(Beirut) – The International Monetary Fund (IMF) should ensure that any new lending program with Egypt expands social protection, strengthens judicial independence and tackles corruption and the need for transparency, including for military-owned businesses, seven organizations said today.
On March 23, 2022, the Egyptian government officially demand IMF support to help mitigate the economic fallout from Russia’s invasion of Ukraine. Since 2016, the IMF has approved three loans to Egypt with a combined value of US$20 billion.
“Despite $20 billion in loans to Egypt since 2016, the IMF has failed to deliver the reforms needed to meaningfully address the growing and irresponsible role of the military in the economy or to expand the net security system to adequately protect people’s economic rights,” said Sarah Saadoun, senior business and human rights researcher at Human Rights Watch. “Progress on much-needed reforms remains elusive, and millions of Egyptians are increasingly vulnerable to external shocks from the global economy.”
The IMF and the Egyptian authorities should not accept any loan program that further increases the cost of living without significantly increasing investment in universal social protection programs to guarantee the right to an adequate standard of living, including food, for all.
Even before the pandemic, about one on three Egyptians – about 30 million people – lived below the national poverty line, according to to CAPMAS, the Egyptian Central Agency for Public Mobilization and Statistics, and a little less another third were considered vulnerable, according to the World Bank. The two Egyptian cash transfer programs Takaful (“Solidarity”) and Karama (“Dignity”) cover only about 11 million peopleleaving tens of millions of people living in or near poverty without support even as prices, especially for foodhave increased considerably.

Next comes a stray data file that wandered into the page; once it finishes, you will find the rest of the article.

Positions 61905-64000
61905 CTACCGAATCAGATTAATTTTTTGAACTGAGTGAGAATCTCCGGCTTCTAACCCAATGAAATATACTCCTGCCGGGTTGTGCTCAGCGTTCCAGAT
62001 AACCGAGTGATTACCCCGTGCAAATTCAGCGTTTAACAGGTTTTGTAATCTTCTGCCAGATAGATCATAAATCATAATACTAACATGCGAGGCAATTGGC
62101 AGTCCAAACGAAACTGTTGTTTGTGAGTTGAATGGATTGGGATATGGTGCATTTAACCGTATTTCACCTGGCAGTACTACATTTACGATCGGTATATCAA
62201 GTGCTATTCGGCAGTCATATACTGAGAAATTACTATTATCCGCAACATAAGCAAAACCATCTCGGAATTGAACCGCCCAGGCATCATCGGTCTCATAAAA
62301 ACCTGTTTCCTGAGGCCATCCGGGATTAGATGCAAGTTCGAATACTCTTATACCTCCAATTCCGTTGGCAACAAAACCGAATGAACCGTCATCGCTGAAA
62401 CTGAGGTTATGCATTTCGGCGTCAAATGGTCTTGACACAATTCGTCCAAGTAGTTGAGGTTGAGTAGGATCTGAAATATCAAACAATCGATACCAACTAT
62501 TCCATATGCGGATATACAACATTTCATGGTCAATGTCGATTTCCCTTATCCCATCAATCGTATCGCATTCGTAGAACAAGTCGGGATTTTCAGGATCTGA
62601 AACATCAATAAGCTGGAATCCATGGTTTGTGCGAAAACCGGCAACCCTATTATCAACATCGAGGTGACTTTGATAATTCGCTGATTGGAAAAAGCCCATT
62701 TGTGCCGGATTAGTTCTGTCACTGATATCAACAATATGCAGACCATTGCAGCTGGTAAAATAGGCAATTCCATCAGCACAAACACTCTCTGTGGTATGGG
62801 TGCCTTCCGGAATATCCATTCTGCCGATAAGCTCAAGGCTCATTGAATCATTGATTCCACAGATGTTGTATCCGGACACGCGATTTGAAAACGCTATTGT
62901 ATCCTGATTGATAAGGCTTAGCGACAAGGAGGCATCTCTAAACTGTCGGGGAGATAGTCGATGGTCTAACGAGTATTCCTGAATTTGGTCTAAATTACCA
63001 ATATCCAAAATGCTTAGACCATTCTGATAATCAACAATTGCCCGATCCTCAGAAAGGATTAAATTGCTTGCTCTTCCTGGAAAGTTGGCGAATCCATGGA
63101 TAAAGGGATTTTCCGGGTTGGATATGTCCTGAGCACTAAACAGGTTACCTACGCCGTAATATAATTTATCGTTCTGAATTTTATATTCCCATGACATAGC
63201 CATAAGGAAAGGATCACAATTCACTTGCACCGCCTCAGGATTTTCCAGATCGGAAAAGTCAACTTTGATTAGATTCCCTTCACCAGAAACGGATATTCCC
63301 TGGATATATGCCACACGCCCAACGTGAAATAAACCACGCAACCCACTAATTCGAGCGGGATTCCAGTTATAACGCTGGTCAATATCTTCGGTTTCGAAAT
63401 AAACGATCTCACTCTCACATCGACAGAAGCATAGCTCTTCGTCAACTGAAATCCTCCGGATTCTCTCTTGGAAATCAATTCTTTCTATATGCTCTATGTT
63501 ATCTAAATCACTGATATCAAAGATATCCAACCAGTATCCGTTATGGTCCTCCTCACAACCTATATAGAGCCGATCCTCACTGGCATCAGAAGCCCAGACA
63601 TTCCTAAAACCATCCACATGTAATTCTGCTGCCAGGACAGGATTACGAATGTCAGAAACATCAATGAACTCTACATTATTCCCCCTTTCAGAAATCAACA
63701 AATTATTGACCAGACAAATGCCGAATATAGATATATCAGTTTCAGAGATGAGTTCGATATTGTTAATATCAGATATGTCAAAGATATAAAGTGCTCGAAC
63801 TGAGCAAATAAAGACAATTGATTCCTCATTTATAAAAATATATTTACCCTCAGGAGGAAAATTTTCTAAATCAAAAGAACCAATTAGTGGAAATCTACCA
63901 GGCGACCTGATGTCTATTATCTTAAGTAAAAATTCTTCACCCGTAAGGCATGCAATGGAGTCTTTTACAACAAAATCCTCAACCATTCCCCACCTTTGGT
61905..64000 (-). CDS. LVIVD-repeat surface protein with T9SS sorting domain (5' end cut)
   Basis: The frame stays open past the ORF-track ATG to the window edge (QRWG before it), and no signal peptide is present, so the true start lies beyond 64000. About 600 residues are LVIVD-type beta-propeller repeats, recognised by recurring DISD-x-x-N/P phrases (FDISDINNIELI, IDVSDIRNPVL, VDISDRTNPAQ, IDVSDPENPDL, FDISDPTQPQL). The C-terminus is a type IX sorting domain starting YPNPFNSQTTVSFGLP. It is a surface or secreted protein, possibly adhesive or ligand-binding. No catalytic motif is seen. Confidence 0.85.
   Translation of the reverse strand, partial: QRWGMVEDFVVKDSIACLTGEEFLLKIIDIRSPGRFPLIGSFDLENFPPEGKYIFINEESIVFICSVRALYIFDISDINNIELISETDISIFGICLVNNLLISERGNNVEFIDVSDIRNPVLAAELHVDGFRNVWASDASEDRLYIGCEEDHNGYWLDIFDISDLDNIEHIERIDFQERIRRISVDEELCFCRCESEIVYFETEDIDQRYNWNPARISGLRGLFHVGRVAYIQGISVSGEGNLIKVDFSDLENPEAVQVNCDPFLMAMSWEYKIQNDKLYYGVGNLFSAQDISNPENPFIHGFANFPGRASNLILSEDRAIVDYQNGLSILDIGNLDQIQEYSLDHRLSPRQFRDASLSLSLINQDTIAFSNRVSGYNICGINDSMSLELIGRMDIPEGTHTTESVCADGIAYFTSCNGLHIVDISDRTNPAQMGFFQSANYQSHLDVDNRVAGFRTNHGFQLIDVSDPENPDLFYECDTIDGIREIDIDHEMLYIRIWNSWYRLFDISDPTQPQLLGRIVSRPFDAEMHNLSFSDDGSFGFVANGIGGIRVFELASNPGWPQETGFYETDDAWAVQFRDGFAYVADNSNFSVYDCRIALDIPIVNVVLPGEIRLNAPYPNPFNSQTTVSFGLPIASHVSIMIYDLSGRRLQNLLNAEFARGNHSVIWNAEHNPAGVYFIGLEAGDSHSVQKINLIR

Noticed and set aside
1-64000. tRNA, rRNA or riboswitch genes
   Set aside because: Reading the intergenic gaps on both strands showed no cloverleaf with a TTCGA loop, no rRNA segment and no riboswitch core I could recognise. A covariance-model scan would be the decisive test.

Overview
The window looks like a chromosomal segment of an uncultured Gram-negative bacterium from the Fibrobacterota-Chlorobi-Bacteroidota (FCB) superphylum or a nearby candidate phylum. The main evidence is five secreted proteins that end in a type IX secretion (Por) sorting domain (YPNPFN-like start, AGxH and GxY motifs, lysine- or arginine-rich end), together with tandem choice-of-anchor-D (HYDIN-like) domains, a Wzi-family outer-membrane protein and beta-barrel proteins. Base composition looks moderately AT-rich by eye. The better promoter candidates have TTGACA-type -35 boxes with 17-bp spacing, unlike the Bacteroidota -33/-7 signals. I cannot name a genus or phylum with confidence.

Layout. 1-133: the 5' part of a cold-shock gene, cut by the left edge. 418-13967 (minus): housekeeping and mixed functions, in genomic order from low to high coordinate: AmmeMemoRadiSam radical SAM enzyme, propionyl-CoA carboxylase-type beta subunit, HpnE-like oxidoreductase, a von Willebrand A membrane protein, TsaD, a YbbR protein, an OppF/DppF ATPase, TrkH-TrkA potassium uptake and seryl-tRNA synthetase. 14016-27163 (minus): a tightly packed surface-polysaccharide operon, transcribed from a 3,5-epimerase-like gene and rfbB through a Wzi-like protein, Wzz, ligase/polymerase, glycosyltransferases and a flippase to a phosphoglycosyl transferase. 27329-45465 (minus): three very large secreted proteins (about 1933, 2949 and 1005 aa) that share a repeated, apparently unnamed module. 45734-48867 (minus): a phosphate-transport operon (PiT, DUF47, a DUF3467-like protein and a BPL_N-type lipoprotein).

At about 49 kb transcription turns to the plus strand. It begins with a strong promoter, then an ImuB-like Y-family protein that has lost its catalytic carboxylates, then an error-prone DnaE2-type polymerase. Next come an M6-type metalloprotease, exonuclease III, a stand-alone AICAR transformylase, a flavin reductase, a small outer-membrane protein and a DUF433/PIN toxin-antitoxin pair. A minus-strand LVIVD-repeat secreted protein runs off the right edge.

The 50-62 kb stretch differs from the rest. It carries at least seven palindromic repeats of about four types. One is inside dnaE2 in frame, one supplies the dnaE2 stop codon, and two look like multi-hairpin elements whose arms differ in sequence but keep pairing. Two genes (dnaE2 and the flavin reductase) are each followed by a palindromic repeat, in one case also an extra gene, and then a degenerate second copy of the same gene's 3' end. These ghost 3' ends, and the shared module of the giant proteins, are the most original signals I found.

Takaful supports poor families with children under 18 and is conditional on school attendance and health screenings, while Karama is an unconditional cash transfer program for low-income people over 65, people disabilities and orphans. Egypt established these programs with the support of the World Bank in 2015 to mitigate the impact of the radical economic and fiscal measures it implemented under an agreement with the IMF between 2016 and 2019. These reforms has increased considerably the cost of living and the increase in poverty and inequality.
Expanding the coverage and benefits of these programs is all the more important as the government takes action that particularly hurts low-income people. Egypt heavily subsidizes imports of basic foodstuffs to ensure affordable access to food for its more than 102 million people. But in August 2021, even before the latest price shocks, President Abdel Fattah al-Sisi announcement that the decades-old bread subsidy program, which around 70 million Egyptians rely on, would be cut. Last July, the government reduced subsidies for sunflower and soybean oil by 20 percent and unblended vegetable oil by 23.5 percent due to upward price pressure on the state budget.
The pandemic, and more recently the impact of the Russian invasion of Ukraine, have greatly exacerbated the economic hardships of Egyptians, reinforcing the importance of significantly expanding the country’s social safety net. Inflation blow 8.8 percent in February, price shocks related to the Ukrainian crisis.
Egypt is particularly vulnerable to these shocks as the world’s largest wheat importer, 80% of which comes from Ukraine and Russia. The price of not subsidized bread has increased by 50% in Greater Cairo since the start of the invasion, according to the media reports. On March 20, Prime Minister Mostafa Madbouly Published a decree fixing the prices of unsubsidized bread as an emergency response to the sharp increase in prices.
The government was due to announce details of how much of the bread subsidy will be reduced by the end of March, but it is unclear whether those plans will continue given the current crisis.
On March 21, the Ministry of Finance announcement a series of emergency measures to mitigate the economic impact of the Russian invasion, including the allocation of an additional EGP 2.7 billion ($148 million) to add 450,000 new families to the Takaful and Karama programs, i.e. an increase of 12%. The measures also increased the allowances to each family by 1.5%. But the increase is still insufficient to support the millions of people who remain extremely vulnerable.